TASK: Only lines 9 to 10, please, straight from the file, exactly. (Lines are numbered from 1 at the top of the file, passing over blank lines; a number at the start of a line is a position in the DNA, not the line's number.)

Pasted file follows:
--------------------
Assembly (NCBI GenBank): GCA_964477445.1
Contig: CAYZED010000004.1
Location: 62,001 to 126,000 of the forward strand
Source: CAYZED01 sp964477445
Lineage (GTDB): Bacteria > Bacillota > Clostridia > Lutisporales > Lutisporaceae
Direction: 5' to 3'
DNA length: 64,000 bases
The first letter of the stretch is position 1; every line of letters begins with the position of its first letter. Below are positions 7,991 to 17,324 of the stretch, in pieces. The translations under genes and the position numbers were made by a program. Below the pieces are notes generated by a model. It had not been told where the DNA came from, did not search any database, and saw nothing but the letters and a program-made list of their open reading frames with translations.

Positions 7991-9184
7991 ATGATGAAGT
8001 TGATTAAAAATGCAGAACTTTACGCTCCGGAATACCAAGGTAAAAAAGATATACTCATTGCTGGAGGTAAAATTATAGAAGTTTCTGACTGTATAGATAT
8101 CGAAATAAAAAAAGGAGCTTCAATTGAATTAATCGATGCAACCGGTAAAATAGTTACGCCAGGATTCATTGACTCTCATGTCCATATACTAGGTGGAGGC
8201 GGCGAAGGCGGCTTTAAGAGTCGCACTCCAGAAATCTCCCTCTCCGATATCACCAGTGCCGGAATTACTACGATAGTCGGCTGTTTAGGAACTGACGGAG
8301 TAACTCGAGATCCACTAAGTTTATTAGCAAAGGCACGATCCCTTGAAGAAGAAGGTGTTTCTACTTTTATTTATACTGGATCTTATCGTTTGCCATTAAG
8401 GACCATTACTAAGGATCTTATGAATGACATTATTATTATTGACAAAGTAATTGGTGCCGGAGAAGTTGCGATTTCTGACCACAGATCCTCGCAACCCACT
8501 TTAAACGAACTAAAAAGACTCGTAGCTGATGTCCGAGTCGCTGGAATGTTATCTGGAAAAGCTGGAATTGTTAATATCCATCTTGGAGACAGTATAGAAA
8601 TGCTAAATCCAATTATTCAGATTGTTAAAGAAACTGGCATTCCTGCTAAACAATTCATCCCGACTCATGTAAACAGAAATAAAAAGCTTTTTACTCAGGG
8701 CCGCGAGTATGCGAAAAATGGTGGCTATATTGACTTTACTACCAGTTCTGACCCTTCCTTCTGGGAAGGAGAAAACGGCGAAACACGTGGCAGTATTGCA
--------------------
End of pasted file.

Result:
Positions 7991-9184
7991 ATGATGAAGT